The lesson tee at Royal Oaks Country Club in Dallas is one of the most comfortable places to be in all of golf. Randy Smith works the back of the club’s double-sided range with the easy good humor and expertise that has made him a popular and indispensable coach for major-championship winners, club champions, nationally ranked juniors and plain old handicap players for the better part of 30 years, all from right here.
On this day, he pivots easily from a short-game tune up with a PGA Tour player to an energetic lesson with a promising 10-year-old, offering encouragement and subtle technical advice before tossing a friendly reminder to a 12-handicapper at the end of the row.
Smith does all of this without reaching for the iPhone clipped to his belt to take a video. He doesn’t look at a TrackMan for swing data after every shot, and he doesn’t navigate his players onto force plates to examine their pressure distribution. After each ball, Smith encourages them to analyze and troubleshoot shots themselves, asking them what they felt and what they did differently to produce that result.
“If a student wants a sterile, perfect golf swing to work in a room somewhere, we can do that,” says Smith, a Golf Digest 50 Best Teacher who helped Justin Leonard grow from an undersized junior player to the 1997 Open Championship winner. “If you want it to look good, you can do that in a couple of weeks. But being efficient? Hitting different shots under different situations, different lies and pressure? That’s a different thing.”
That “different thing,” as Smith calls it, is the center of an epic debate in the world of golf instruction.
What is the best way to teach somebody to play golf? How do you help talented players win more tournaments? Is it the way teachers such as Smith have been doing it for decades? Or has technology disrupted golf instruction the same way it has so many other industries—and given “modern” teachers new and better shortcuts to lower scores for their students?
The truth—and the art—is somewhere in between.
There are plenty of outspoken proponents of the classic method. Golf Channel analyst and former tour player Brandel Chamblee wrote a book in 2016 dedicated to the idea that players at every level would do better copying the common movements of classic champions from Bobby Jones to Jack Nicklaus. Describing Anatomy of Greatness, he says modern golf instruction lost its way in the 1980s—teaching the generation of speed by turning the upper body while resisting with a stable lower body. Chamblee himself was one of the victims, he says, changing his previously free and flowing swing to something more restricted and controlled—and sending him into the broadcast booth. This “massively incorrect” premise, he says, has stolen modern players’ athleticism, rhythm and health—something he has repeatedly pointed out on television about Tiger Woods and many other players.
In short, overanalyzed and over-coached modern players are getting worse, not better, he says.
That is nothing less than a condemnation of the way many “modern” teachers operate—using technology like TrackMan and BodiTrak to optimize swings with data. Chamblee and other “old-school” teachers say it’s producing a generation of players with pretty (and similar) swings that don’t function well. And don’t last.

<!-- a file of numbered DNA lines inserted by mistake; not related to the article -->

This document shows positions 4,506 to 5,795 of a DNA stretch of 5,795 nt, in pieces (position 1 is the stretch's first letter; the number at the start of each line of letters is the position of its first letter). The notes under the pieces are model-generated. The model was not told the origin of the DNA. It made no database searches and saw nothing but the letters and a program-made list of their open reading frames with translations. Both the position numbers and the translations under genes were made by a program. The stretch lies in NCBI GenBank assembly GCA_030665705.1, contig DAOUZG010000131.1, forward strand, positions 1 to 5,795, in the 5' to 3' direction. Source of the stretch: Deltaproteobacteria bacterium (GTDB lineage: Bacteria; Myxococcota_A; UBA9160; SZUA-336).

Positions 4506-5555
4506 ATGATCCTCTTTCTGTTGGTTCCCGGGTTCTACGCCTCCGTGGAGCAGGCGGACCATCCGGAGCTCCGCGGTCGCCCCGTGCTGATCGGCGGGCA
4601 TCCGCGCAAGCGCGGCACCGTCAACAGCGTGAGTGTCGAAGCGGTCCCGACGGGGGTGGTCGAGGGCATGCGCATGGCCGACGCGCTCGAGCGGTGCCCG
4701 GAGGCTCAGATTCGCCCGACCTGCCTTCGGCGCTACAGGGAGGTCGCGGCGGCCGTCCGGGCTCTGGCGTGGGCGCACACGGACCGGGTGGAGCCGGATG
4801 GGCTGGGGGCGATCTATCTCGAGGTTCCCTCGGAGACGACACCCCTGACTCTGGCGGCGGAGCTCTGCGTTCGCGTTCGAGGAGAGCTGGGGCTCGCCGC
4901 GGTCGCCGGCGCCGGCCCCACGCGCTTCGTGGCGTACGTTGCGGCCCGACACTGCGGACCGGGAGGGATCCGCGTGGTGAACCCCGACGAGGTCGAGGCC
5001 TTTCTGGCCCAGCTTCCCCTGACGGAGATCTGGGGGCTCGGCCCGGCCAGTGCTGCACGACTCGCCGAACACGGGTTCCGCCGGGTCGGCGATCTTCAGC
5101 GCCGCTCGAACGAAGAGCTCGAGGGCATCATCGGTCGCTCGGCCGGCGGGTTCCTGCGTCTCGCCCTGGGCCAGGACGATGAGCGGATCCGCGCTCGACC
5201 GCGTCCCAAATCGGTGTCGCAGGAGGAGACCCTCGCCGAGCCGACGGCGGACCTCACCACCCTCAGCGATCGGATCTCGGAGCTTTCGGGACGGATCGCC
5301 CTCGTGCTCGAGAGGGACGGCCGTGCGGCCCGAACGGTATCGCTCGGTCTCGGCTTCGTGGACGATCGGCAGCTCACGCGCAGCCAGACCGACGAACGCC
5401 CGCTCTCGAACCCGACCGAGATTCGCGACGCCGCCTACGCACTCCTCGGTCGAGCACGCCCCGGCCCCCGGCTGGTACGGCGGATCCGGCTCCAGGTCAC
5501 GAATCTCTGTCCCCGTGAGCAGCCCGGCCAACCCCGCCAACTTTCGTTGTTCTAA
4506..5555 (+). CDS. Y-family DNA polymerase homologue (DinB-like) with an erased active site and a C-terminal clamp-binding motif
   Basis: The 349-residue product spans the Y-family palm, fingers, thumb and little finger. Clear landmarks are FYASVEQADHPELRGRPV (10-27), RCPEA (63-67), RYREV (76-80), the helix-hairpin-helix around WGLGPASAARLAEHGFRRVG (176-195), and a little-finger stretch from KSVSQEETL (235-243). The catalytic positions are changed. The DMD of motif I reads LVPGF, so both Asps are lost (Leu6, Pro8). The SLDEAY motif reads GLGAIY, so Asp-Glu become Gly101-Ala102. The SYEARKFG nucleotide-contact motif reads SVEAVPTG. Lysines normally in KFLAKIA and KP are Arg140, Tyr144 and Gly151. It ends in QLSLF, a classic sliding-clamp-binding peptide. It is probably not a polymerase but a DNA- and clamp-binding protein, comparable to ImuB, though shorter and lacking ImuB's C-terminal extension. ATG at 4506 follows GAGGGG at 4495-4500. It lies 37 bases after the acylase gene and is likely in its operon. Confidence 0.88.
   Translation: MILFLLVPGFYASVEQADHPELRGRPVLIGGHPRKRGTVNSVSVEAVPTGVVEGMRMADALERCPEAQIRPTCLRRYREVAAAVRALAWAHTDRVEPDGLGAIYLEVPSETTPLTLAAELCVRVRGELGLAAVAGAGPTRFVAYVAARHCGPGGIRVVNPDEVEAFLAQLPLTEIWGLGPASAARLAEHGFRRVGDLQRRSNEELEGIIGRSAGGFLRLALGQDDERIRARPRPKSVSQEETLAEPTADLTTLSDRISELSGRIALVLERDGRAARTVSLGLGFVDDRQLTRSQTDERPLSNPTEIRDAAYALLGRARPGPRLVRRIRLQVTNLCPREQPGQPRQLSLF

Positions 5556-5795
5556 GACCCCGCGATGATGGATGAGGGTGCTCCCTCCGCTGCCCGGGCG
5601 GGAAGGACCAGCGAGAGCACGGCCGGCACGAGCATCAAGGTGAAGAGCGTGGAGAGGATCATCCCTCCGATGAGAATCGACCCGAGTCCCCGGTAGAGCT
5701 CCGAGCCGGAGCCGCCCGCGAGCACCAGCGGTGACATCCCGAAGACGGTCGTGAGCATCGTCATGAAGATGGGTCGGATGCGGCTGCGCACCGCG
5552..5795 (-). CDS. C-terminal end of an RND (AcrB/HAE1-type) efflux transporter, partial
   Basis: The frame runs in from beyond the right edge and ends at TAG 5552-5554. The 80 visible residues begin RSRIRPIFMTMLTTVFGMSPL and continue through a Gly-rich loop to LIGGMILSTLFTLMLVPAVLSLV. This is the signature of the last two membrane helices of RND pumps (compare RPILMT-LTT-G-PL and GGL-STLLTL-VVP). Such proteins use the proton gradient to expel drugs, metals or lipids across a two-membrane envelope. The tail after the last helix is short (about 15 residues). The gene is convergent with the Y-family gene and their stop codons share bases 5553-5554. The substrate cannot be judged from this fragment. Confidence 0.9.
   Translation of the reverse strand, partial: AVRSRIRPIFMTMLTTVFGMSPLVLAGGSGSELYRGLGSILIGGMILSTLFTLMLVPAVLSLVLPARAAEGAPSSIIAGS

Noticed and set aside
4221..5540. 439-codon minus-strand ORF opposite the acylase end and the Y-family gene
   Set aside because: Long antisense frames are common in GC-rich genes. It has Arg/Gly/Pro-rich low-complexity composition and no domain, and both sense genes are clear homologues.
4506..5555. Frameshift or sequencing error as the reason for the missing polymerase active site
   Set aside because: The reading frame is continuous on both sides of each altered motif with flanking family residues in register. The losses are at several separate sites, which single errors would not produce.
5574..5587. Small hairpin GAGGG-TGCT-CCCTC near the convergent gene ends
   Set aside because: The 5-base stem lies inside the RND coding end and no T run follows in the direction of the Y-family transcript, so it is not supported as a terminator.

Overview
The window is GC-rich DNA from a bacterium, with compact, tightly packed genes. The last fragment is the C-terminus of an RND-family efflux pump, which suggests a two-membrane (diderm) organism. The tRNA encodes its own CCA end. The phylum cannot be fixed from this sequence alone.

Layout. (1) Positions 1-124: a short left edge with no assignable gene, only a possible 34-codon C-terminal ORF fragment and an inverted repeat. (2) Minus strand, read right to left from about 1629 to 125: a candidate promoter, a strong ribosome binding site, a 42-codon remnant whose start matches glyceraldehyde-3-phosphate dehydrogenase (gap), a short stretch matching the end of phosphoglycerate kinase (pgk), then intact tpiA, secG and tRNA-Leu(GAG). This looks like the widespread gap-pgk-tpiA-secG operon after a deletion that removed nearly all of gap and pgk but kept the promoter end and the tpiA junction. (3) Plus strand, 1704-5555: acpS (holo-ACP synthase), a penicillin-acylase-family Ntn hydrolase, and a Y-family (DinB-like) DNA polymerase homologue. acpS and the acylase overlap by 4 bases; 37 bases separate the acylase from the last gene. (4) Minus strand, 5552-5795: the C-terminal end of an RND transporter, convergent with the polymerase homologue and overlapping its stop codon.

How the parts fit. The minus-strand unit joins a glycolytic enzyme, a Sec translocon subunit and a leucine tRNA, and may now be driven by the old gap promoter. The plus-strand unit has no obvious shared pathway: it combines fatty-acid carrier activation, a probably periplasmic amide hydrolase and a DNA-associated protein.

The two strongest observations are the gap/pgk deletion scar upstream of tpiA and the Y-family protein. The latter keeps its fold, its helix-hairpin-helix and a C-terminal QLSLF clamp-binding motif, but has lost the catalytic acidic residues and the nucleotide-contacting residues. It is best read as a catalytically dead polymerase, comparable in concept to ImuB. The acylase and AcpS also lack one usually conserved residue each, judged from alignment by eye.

Smith agrees with Chamblee—up to a point.
“Every day, I see a bunch of junior players come out here with the same beautiful swing,” Smith says. “But 90 percent of them come in with no clue how to control distance or flight a wedge. I’ll hand them a wedge and ask them to hit a full shot at a yellow pole out there, and every shot is hit with different loft, speed and spin. They’re using the club like a full 7-iron, and it wasn’t designed for that. They’re just hitting everything at full speed. It makes the game hard to play.”
“I have students come to me and quote their TrackMan combine numbers, and they can’t even tell me if they hit a fade or a draw.” —Claude Harmon III
Smith relies on his eyes and his decades of experience to help build players such as University of Texas standout Scottie Scheffler, but in the teaching building at the back of the Royal Oaks range, there’s also a hitting bay with a full compliment of teaching technology. Smith will use video and TrackMan data to help verify the progress his millennial (and younger) students are making.
“You’re dealing with people who were raised on cell phones, iPads and the instant gratification of electronics,” Smith says. “That’s where I’ve had to adapt a ton over the years. I think you need to be a teacher who understands the technology, but also gets the player to feel and own what it takes to hit the golf ball. They need to understand why sometimes it’s nice to see the ball curve.”
One of the most common criticisms of modern instructors is that they’re helpless without information on a screen. Claude Harmon III is in a unique position to arbitrate. He’s a third-generation golf instructor, and his father and grandfather are guys you’ve probably heard of. The original Claude Harmon won the 1948 Masters while serving as the head professional at Winged Foot. His son Butch is the world’s most famous golf instructor, and Claude III’s father.
The youngest Harmon has access to the institutional knowledge of almost a century of front-line, hands-on teaching. But his studio is also filled with sophisticated teaching technology he uses with Dustin Johnson and Brooks Koepka, among other students.
“I can teach golf without a computer, but do I use technology? Absolutely. The best players in the world get their weight into their left heel. If your weight is going into your left toe, that’s something to look at,” says Harmon, who spent a decade working with players week to week on the European Tour before returning to run the instruction programs at his father’s academy, the Butch Harmon Floridian, in 2010. “But if all you’re looking at is data, and that’s the world you live in, you’re going to miss something. You won’t see the forest for the trees.”